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bookfreakguy
01-24-2008, 08:13 PM
I have a nonfiction book that includes several quotes from court documents, or documents that the prosecuting attorney made public to the media. I know those are public record and I should be able to quote whatever and as much as I want.

But some other quotes I want to do are from TV interviews or newscasts. For example, I want to quote a former political leader's statements he made on a network news show. I also want to quote an everyday joe who made some comments on a program being shown live by a national news network. Do I need special permission, or is footnoting their comments enough? There aren't a ton of comments I'm using, and the longest any one quote is would be about 50-100 words.

Anyone with experience in this?

Thanks!

escritora
02-12-2008, 08:40 AM
Someone wanted to quote material from my book and the publisher said that anything beyond 250 words the writer needed to pay. News and TV shows may have a different standard. I don't know so it's best to doublecheck.

Prevostprincess
02-13-2008, 05:14 AM
In my first book, I did that a lot, ie quoting TV shows (reporters and interviewees - everyday Joes and experts). All I did was footnote, and the legal department at the publisher vetted the whole thing and never raised it as an issue (ie no one ever suggested I had to get permissions).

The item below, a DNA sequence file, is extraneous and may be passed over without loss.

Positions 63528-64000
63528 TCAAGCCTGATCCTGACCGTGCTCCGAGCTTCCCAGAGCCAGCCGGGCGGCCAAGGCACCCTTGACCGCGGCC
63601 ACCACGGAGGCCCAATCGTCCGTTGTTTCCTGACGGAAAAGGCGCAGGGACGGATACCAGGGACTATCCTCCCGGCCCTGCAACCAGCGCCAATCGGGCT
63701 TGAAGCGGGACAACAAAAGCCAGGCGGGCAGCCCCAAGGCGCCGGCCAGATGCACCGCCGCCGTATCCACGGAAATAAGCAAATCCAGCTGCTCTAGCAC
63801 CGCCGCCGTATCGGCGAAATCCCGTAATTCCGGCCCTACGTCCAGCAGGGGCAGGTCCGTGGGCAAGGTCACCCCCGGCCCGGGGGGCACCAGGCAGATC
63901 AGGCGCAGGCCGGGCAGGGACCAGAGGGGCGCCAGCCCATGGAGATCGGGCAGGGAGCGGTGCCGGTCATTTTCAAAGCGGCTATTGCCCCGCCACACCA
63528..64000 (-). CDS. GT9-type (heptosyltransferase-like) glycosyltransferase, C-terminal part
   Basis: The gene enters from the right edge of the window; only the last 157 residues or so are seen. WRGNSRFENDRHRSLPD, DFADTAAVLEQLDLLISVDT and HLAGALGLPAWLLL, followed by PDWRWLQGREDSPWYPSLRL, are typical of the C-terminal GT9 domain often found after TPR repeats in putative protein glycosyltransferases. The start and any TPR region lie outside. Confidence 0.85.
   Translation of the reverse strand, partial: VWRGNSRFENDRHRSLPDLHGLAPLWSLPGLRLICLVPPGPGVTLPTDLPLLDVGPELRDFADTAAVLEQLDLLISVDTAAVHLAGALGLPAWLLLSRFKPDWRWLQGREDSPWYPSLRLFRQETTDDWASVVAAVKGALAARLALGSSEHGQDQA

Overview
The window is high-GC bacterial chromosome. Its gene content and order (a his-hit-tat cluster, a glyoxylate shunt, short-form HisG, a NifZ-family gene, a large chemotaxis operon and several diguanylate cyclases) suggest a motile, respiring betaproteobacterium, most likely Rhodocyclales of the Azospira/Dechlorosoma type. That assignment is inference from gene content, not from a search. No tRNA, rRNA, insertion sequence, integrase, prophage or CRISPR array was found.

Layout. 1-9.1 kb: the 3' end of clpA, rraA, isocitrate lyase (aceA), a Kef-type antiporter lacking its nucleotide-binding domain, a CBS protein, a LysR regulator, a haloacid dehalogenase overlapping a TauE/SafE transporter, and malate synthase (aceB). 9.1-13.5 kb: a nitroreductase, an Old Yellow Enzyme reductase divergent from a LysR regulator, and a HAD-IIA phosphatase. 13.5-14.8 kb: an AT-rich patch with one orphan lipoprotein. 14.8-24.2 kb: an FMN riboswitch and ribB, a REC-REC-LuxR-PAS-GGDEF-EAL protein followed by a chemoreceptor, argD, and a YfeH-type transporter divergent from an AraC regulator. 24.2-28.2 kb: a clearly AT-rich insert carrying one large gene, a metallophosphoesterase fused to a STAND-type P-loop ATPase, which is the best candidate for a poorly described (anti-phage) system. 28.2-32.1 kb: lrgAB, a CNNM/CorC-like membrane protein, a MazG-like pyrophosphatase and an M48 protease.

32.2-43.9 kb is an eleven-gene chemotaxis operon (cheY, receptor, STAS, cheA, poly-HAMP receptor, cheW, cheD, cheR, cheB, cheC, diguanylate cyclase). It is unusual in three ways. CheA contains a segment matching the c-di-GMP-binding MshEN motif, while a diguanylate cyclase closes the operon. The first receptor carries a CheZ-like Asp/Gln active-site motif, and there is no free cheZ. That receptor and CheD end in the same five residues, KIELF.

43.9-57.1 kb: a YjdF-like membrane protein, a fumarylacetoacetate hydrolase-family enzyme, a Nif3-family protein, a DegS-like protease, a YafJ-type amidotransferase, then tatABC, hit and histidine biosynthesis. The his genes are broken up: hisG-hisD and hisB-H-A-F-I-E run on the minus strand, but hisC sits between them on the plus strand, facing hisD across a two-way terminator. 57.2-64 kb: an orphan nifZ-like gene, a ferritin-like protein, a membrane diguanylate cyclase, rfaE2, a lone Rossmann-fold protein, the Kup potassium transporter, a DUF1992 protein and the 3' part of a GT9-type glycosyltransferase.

Georganna Hancock
02-13-2008, 11:09 PM
Length, or number of words, does not qualify quotations for the fair use provision of copyright law. As long as you are using snippets and not reproducing full segments and diligently attribute, you should be O.K. Consult an IP attorney if you have questions.

kimmer
02-14-2008, 08:08 AM
Three points on this subject in which I am deeply immersed this month:

1. I recently learned that a major difference exists between commercial and editorial re-use of information. So, if you are merely commenting on someone's quotes and can claim fair use that has different implications than trying to sell something using someone else's quotes.

2. My publisher gave me a handy "cheat sheet" to use as I wrote my non-fiction book. Do you already have a publisher? If so, they should provide some guidance. If you don't have a publisher yet, I think you can keep writing but know that you will have to face these issues once you get a publisher. As Georganna suggested, I hired an intellectual propery lawyer (after I got a book deal, though).

3. Lastly, if someone is interviewed, they may not hold the rights...it could actually be the producing agency (i.e. the show, program, website, etc).

If you want to PM me, I'd be happy to share the name of my lawyer who is an intellectual property guru (at least compared to the information and advice I've received elsewhere).


good luck